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At a glance
Apomorphy: A derived or specialised character.
Plesiomorphy: An ancestral or primitive character.
Synapomorphy: An apomorphy (derived or specialised character) shared by two or more groups which originated in their last common ancestor.
Symplesiomorphy: A character shared by a number of groups, but inherited from ancestors older than the last common ancestor.
Keywords: genetic divergence, genetic divergence rate, evolution rate, cladistics
Relationships between taxa are defined in terms of common ancestral species. Two species are more closely related to one another than to a third species if they share a more recent common ancestor that either does with the third. These two taxa are considered as sister groups.
A trait which characterises an ancestral species and its descendants is called an apomophy. This is an evolutionary novelty for the group under consideration; hence it is a concept which has meaning only in a particular context. These are evidence for the existence of a group. Put another way, attributes shared in common are taken to indicate a shared evolutionary history.
A novel evolutionary trait that is unique to a particular species and all its descendants and which can be used as a defining character for a species or group in phylogenetic terms. Hence, the possession of feathers is unique to birds and defines all members of the class Aves. An apomorphy that is restricted to a single species is termed an autapomorphy. It alone cannot provide any information about the phylogenetic relations of that species, although it can indicate the degree of divergence of a species from its nearest relatives. An example is speech, which is found solely in humans (Homo sapiens) and not in other primates. An apomorphy that is shared by two or more species or groups is termed a synapomorphy. Such traits define the strictly monophyletic groups, or clades, which are the basis of cladistic classification systems (see cladistics). Compare plesiomorphy (Dictionary of Biology, Oxford University Press, © Market House Books Ltd 2000).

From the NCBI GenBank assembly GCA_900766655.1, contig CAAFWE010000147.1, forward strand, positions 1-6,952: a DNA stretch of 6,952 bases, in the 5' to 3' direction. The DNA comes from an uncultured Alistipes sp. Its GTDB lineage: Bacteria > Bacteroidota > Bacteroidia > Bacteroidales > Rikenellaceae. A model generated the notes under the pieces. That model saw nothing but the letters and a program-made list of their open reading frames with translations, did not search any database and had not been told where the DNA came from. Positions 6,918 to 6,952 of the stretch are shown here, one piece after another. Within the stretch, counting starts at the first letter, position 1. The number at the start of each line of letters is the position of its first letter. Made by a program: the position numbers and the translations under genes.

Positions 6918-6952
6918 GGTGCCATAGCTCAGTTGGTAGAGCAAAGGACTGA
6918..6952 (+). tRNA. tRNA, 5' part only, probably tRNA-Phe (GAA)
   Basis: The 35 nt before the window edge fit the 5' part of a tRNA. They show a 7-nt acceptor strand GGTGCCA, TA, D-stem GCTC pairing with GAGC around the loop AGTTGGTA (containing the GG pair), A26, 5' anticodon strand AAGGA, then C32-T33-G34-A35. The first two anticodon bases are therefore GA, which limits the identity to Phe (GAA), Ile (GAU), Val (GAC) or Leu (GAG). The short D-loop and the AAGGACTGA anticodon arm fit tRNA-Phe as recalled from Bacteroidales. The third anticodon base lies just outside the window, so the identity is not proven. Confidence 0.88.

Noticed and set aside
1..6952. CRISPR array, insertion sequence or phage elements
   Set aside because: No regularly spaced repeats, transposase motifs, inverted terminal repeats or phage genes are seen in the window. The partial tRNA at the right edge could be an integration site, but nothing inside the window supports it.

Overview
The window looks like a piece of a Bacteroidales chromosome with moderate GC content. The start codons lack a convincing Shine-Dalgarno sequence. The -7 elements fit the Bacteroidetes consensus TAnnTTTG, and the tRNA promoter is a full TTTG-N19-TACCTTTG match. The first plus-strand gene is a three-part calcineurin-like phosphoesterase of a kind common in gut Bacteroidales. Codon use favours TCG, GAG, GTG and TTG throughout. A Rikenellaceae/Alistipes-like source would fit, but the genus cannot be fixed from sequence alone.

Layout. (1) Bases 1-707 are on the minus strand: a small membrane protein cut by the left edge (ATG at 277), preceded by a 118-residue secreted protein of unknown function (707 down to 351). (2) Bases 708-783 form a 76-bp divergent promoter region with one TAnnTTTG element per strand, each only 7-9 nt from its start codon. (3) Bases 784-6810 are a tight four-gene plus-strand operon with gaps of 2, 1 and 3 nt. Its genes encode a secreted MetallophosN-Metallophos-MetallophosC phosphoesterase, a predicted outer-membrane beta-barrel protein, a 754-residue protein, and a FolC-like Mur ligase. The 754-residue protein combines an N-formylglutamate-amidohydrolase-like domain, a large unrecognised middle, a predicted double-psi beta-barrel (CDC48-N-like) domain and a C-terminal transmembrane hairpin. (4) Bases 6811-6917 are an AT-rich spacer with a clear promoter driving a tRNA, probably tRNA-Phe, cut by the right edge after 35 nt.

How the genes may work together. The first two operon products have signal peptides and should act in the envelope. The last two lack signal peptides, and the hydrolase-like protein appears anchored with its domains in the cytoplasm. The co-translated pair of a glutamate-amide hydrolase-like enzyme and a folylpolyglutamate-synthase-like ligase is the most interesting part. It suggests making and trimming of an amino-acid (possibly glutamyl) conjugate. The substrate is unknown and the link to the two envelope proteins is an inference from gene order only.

The possession of apomorphic features by two or more taxa in common (i.e. the features are shared, derived). If the two groups share a character state that is not the primitive one, it is plausible that they are related evolutionarily, and only synapomorphic character states can be used as evidence that taxa are related. Phylogenetic trees are built by discovering groups united by synapomorphies (Dictionary of Earth Sciences, © Oxford University Press 1999).
A character which is derived, and because it is shared by the taxa under consideration, is used to infer common ancestry (UCMP Glossary of Natural History Terms, Volume 1, Phylogenetic Terms).
Features shared more widely than in a group of interest are plesiomorphies. These are primitive for the group in question and cannot provide evidence for the group.
An evolutionary trait that is homologous within a particular group of organisms but is not unique to members of that group (compare apomorphy) and therefore cannot be used as a diagnostic or defining character for the group. For example, vertebrae are found in zebras, cheetahs, and orang-utans, but the common ancestor in which this trait first evolved is so distant that the trait is shared by many other animals. Therefore, possession of vertebrae sheds no light on the phylogenetic relations of these three species (Dictionary of Biology, Oxford University Press, © Market House Books Ltd 2000).
A primitive character state for the taxa under consideration (UCMP Glossary of Natural History Terms, Volume 1, Phylogenetic Terms).
The possession of a character state that is primitive (plesiomorphic) and shared between two or more taxa. Shared possession of a symplesiomorph character state is not evidence that the taxa in question are related (Dictionary of Earth Sciences, © Oxford University Press 1999).
Note that apomorphy and plesiomorphy are relative concepts. Their status depends on their position in the phylogeny. A character is an apomorphy at one branch of the tree, but is a plesiomorphy relative to all the branches after that. For example, hair is a mammalian feature (an apomorphy of mammals), but is primitive in squirrels (a plesiomorphy). We can use presence of hair as evidence for the existence of Mammalia, but not for the existence of Sciuridae.
Nielsen, C. 2001: Animal evolution: Interrelationships of the living phyla (second edition). Oxford University Press: 1-378.
Tudge, C. 2000: The variety of life. Oxford University Press: 1-684.
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